Over many years the Masons’ Company has formed supportive alliances outside the confines of stonemasonry. Today our formal associations include the Royal Engineers, Ironbridge Gorge Museum, The Weald and Downland Open Air Museum and the Construction Livery Group.
“Sappers”, as Soldiers in the Royal Engineers are known, are high calibre, enthusiastic and effective. Trained first as soldiers and secondly as engineers and tradesmen it is in this that the Corps’ affiliation with the Worshipful Company of Masons’ began in 1989. The Royal School of Military Engineering in Chatham delivers technically trained soldiers to the Field Army. The current systems approach to training is internationally acclaimed, providing lifelong learning that is innovative and relevant.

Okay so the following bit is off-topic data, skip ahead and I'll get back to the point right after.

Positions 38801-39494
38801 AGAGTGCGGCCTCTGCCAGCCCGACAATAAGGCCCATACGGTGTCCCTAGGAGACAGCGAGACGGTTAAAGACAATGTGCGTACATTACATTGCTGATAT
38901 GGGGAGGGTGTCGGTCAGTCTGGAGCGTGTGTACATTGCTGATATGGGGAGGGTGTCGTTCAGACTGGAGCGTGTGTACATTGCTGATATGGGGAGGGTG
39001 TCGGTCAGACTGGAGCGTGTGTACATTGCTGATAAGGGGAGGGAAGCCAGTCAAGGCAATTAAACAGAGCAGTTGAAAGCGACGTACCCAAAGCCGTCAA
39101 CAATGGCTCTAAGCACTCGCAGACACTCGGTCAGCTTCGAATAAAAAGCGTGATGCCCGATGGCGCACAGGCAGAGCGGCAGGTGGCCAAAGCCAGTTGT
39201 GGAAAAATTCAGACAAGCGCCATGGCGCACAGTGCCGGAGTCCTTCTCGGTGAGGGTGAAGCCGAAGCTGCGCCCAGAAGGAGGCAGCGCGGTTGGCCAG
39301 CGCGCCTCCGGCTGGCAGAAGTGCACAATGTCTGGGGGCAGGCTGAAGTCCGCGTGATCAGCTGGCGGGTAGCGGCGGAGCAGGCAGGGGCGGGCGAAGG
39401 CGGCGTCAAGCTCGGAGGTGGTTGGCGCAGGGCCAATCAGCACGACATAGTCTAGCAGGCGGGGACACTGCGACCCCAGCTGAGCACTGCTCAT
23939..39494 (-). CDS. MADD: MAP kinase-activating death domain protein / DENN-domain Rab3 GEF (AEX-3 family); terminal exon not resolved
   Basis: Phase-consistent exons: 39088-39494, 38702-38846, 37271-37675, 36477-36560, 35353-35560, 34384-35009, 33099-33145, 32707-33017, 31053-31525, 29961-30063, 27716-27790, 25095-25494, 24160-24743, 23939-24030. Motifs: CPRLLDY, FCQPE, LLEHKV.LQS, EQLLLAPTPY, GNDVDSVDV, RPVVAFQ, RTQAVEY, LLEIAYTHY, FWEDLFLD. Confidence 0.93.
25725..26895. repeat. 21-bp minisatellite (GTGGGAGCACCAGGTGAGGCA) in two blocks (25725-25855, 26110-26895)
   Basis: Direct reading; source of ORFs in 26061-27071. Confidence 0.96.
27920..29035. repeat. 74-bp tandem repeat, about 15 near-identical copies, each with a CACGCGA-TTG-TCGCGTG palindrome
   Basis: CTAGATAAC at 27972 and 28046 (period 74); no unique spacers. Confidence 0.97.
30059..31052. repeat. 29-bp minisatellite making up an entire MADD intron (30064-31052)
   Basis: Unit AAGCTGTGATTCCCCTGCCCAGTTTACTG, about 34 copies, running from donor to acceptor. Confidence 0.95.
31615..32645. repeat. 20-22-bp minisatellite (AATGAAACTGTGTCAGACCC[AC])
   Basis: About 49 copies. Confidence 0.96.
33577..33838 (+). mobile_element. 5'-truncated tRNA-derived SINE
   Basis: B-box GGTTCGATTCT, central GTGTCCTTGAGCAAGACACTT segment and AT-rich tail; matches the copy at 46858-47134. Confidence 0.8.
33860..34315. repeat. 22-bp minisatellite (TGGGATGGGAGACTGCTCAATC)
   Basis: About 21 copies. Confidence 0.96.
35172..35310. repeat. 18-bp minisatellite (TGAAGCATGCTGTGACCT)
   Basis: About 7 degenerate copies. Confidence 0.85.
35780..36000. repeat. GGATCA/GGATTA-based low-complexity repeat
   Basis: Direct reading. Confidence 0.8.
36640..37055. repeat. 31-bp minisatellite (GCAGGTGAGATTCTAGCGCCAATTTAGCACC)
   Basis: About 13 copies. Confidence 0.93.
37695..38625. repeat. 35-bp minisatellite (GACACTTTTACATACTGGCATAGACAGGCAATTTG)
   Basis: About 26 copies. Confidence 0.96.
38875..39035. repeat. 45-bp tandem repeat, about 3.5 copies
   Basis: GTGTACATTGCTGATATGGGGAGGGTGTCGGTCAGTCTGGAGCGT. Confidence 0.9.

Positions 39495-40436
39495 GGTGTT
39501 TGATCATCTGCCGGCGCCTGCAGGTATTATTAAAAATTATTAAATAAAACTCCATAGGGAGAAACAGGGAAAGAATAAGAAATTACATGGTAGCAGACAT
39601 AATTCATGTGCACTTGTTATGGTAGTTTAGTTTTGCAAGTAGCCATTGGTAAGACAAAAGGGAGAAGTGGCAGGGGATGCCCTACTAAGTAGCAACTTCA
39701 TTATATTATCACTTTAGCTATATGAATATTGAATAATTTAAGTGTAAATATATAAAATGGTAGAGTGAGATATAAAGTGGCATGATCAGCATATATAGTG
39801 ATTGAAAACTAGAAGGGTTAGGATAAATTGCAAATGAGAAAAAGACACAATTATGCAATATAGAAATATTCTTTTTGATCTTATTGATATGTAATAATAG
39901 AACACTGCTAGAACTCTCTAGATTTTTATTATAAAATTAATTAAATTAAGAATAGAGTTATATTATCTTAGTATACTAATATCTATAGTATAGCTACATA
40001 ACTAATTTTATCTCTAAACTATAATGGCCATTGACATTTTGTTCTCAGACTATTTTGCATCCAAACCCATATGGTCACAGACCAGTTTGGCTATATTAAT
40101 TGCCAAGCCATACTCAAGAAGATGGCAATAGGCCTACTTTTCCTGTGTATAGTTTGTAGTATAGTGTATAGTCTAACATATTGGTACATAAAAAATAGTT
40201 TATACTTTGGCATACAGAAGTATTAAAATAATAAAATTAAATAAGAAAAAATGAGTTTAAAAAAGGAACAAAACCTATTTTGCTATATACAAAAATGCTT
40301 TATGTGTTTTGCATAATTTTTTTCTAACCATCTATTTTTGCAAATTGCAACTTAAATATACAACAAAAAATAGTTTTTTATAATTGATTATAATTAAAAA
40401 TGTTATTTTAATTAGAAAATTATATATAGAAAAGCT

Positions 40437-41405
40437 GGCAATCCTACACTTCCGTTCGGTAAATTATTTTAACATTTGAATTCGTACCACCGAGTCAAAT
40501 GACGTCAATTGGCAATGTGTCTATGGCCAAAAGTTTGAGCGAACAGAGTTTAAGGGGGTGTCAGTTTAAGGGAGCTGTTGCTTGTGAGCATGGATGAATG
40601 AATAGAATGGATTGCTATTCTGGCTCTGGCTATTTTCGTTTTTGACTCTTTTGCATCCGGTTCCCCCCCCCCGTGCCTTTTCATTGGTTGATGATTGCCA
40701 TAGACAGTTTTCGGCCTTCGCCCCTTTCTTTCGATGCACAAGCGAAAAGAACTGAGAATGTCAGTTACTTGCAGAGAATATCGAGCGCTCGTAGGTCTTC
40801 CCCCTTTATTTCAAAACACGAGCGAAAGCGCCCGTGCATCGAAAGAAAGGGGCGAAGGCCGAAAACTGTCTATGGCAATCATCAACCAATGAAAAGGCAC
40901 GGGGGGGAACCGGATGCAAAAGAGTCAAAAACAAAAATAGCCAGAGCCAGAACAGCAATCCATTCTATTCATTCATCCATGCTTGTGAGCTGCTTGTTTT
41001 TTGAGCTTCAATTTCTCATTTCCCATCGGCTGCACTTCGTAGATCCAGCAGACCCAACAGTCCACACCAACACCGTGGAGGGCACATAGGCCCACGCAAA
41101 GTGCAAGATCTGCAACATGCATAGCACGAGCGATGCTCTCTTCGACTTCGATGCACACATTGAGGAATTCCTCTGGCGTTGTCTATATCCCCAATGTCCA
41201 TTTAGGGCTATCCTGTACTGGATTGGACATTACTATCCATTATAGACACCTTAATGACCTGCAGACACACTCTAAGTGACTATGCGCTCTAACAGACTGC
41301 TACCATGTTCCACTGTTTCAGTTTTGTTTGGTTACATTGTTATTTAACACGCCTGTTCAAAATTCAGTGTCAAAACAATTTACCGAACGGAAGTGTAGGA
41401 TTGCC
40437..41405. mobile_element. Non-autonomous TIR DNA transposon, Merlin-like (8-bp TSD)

The Corps of Royal Engineers is engaged in operations all over the world, but outside active service and routine training, Royal Engineers are deployed overseas under the Joint Force Enabling Exercises conducting construction tasks in Kenya, Cyprus, the Falkland Islands and Canada.
The Corps contributes two specialist engineer regiments, along with key enablers such as EOD and search, military working dogs and infrastructure experts. These are high readiness brigades for deployment around the world at a moment’s notice. It remains agile in response to threats as they emerge and contributes to national efforts to prevent future hostilities by providing training teams to fragile states as well as embedded liaison officers to organisations such as the Department of International Development the Foreign and Commonwealth Office and Stabilisation Unit as necessary.
Ironbridge Gorge Museum